Hence we have a war-is-hell movie; a tribute to soldierly courage; an analysis of the role of imagery in both propaganda and private and collective memory; a scathing portrait of political exploitation and deceit; a study of social upheaval and injustice; an interrogation of notions of heroism; and an extremely moving account of the sacrifices stoically made by an entire generation, all cohering in one magnificent film. The pivotal narrative moment is the raising of the US flag by a small group of soldiers on Mount Suribachi during the hellish campaign to wrest the isle from 20,000 Japanese troops; but from those few seconds, famously photographed by Associated Press’s Joe Rosenthal and plastered on enough front pages to revive enthusiasm for a flagging war effort, Eastwood’s film radiates in all kinds of directions in terms of character, chronology and theme.
Which means the precise details of the story are sometimes tricky to follow; that’s normal in a genre with endless blood- and mud-spattered young men shouting and struggling their way through noisy carnage, but accentuated here by Eastwood’s typically nocturnal lighting, by the fragmented, multi-perspective narrative, and by many characters being shown both in callow youth and mutely haunted old age. But three soldiers stand out: Doc Bradley (Ryan Phillippe), Rene Gagnon (Jesse Bradford) and Ira Hayes (Adam Beach), rushed home by the government to reenact the flag-raising for a hero-hungry public expected to buy war bonds. Switching between their experiences in Iwo Jima and back home, the film probes the gulf between the horrific realities of war and the expedient lies perpetrated by the authorities and temporarily welcomed by a supportive but gullible public an ocean away.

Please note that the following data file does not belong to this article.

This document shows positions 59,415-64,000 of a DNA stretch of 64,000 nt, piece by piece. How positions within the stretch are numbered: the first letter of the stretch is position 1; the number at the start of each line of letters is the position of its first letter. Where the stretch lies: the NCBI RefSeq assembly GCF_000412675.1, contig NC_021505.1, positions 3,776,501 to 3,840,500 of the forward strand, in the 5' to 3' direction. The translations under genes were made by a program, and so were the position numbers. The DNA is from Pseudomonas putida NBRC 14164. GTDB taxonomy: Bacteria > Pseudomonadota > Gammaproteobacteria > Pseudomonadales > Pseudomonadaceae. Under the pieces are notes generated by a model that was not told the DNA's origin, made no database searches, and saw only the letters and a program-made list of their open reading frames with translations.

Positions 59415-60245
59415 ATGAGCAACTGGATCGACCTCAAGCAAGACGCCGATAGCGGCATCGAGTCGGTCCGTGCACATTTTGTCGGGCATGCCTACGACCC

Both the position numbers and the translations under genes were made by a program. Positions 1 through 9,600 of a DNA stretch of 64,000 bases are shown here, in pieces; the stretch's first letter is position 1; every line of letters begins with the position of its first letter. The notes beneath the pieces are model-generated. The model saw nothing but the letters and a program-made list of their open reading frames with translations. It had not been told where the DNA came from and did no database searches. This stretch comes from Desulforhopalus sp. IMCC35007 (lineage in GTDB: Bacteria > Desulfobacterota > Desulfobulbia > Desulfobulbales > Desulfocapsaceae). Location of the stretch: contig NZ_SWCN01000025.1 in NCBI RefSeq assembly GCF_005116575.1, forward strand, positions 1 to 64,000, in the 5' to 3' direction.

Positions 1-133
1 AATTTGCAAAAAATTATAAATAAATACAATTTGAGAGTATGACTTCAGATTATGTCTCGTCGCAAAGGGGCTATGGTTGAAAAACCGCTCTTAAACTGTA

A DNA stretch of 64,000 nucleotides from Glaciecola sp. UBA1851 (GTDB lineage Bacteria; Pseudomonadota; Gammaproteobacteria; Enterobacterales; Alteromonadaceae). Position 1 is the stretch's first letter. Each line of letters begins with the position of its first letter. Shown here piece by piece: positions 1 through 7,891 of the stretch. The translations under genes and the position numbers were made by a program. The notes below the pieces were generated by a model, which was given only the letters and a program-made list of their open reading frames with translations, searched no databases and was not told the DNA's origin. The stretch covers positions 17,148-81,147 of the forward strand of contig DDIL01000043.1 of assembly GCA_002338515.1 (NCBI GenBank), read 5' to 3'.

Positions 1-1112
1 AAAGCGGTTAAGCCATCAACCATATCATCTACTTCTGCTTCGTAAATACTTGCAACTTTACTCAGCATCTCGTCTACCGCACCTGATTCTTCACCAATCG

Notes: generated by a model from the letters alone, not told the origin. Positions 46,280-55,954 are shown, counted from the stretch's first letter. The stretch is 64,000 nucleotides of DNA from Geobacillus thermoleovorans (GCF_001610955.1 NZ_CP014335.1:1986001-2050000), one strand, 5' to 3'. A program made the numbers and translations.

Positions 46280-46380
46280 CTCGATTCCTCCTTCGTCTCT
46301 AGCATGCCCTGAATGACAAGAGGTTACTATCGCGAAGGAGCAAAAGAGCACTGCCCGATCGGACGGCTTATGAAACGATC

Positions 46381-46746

The relevance of all this to today’s situation is crystal-clear, but like everything else in the film, it’s handled with an understatement characteristic of Eastwood at his very best. The movie could hardly be more different from the pat(riotic) sentimentality of ‘Saving Private Ryan’ (even though Spielberg here co-produces); here, the feelings run very deep, and dark as dried blood, with Clint aware that some things don’t need to be said and others shouldn’t be shown. Eastwood’s ‘Letters from Iwo Jima’, treating the same conflict from the Japanese perspective, is eagerly awaited.